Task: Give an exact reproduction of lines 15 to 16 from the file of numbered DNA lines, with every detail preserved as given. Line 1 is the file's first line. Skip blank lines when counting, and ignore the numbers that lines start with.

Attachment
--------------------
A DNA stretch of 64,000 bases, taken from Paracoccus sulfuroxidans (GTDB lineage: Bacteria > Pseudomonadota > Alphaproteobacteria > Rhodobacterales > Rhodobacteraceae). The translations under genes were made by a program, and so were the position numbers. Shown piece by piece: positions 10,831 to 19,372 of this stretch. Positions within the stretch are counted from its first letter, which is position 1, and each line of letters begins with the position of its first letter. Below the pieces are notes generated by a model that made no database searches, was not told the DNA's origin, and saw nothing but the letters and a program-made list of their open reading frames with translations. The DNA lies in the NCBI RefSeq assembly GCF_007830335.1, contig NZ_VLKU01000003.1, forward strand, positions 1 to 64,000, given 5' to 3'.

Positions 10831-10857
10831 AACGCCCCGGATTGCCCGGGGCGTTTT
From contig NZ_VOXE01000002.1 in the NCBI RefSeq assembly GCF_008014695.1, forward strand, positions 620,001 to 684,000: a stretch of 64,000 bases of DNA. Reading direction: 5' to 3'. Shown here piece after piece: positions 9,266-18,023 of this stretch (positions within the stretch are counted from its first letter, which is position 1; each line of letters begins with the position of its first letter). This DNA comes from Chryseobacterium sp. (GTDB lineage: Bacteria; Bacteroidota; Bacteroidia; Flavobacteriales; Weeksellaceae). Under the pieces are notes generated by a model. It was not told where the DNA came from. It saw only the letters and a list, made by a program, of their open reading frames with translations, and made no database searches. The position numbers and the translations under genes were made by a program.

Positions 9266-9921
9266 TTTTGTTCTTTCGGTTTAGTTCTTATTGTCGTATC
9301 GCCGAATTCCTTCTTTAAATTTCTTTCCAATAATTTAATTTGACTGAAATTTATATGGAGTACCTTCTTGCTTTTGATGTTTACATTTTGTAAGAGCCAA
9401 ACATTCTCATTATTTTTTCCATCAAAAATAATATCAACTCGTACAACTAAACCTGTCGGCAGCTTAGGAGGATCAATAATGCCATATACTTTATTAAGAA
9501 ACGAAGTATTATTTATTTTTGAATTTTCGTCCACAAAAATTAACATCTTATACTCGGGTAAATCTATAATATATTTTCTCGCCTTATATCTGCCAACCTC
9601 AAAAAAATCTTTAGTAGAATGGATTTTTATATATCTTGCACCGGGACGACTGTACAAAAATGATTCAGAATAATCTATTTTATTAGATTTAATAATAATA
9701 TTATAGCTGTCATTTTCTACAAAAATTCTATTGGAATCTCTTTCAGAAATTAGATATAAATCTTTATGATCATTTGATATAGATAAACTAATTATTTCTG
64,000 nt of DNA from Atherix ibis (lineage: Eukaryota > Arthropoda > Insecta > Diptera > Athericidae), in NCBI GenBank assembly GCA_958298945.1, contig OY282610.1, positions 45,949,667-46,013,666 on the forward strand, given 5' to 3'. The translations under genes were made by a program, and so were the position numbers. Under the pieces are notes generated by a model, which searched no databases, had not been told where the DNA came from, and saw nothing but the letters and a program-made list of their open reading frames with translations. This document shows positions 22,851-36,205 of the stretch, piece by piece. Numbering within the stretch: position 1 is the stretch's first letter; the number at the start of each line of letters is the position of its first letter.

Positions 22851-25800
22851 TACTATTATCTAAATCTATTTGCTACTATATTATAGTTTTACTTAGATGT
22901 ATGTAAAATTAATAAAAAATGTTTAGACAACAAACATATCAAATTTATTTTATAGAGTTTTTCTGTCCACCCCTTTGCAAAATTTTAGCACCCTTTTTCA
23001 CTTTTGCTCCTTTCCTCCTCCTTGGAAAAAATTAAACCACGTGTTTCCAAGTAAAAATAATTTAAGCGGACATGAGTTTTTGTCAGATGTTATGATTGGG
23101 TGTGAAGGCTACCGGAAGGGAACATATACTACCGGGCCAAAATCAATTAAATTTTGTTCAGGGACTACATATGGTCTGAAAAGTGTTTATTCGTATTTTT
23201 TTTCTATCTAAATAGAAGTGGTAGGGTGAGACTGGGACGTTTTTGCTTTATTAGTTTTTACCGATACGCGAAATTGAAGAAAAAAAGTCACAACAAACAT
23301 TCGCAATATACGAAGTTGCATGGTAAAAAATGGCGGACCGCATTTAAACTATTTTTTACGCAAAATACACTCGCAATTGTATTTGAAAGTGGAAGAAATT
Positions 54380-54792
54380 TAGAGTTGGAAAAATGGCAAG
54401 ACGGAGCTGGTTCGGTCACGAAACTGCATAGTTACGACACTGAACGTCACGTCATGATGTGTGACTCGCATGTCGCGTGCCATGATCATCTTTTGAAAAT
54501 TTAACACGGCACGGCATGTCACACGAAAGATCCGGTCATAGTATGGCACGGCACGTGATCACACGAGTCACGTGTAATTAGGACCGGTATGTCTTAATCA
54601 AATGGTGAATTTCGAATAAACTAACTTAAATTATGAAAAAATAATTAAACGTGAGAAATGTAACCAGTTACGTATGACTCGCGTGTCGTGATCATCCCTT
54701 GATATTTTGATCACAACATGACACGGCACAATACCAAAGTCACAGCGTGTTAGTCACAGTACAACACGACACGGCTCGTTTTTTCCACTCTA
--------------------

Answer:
22901 ATGTAAAATTAATAAAAAATGTTTAGACAACAAACATATCAAATTTATTTTATAGAGTTTTTCTGTCCACCCCTTTGCAAAATTTTAGCACCCTTTTTCA
23001 CTTTTGCTCCTTTCCTCCTCCTTGGAAAAAATTAAACCACGTGTTTCCAAGTAAAAATAATTTAAGCGGACATGAGTTTTTGTCAGATGTTATGATTGGG